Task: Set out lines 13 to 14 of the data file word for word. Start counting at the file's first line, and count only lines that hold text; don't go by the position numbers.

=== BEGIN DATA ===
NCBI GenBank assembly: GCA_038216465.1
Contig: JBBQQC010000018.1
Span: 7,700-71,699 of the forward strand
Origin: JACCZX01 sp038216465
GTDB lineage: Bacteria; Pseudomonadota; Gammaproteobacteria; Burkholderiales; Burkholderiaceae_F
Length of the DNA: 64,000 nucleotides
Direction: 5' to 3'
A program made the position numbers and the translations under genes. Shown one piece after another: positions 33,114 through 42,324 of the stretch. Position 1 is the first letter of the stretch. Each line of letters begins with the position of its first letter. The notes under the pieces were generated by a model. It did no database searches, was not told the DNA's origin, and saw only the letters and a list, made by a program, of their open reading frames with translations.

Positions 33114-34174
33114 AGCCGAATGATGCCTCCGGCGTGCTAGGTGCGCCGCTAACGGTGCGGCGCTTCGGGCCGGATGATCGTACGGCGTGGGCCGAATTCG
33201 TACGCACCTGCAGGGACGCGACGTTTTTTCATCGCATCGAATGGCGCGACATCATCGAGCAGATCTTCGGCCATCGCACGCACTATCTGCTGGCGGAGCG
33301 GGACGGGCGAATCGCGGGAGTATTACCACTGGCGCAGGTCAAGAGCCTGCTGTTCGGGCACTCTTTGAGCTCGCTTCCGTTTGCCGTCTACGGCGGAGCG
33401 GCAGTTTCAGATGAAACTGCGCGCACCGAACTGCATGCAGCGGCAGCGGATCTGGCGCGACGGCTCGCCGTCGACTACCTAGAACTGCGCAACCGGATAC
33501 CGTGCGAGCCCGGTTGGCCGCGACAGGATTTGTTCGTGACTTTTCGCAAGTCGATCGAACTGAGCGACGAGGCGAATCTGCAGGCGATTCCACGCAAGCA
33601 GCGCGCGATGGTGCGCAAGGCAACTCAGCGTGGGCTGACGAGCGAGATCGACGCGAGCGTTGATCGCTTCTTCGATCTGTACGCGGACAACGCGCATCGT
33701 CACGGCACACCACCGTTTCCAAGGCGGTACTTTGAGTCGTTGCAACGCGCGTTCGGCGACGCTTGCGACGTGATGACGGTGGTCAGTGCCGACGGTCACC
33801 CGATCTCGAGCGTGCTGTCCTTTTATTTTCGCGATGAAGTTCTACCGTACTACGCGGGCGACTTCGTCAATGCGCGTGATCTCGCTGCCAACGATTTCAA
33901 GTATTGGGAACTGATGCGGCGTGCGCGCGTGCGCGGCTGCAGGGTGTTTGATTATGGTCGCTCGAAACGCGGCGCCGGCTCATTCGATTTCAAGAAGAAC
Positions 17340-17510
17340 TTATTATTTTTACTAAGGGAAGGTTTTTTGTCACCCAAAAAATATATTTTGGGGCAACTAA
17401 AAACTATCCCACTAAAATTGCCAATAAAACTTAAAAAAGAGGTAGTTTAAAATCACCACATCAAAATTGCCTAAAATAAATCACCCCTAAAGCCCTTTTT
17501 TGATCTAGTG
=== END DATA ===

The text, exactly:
33401 GCAGTTTCAGATGAAACTGCGCGCACCGAACTGCATGCAGCGGCAGCGGATCTGGCGCGACGGCTCGCCGTCGACTACCTAGAACTGCGCAACCGGATAC
33501 CGTGCGAGCCCGGTTGGCCGCGACAGGATTTGTTCGTGACTTTTCGCAAGTCGATCGAACTGAGCGACGAGGCGAATCTGCAGGCGATTCCACGCAAGCA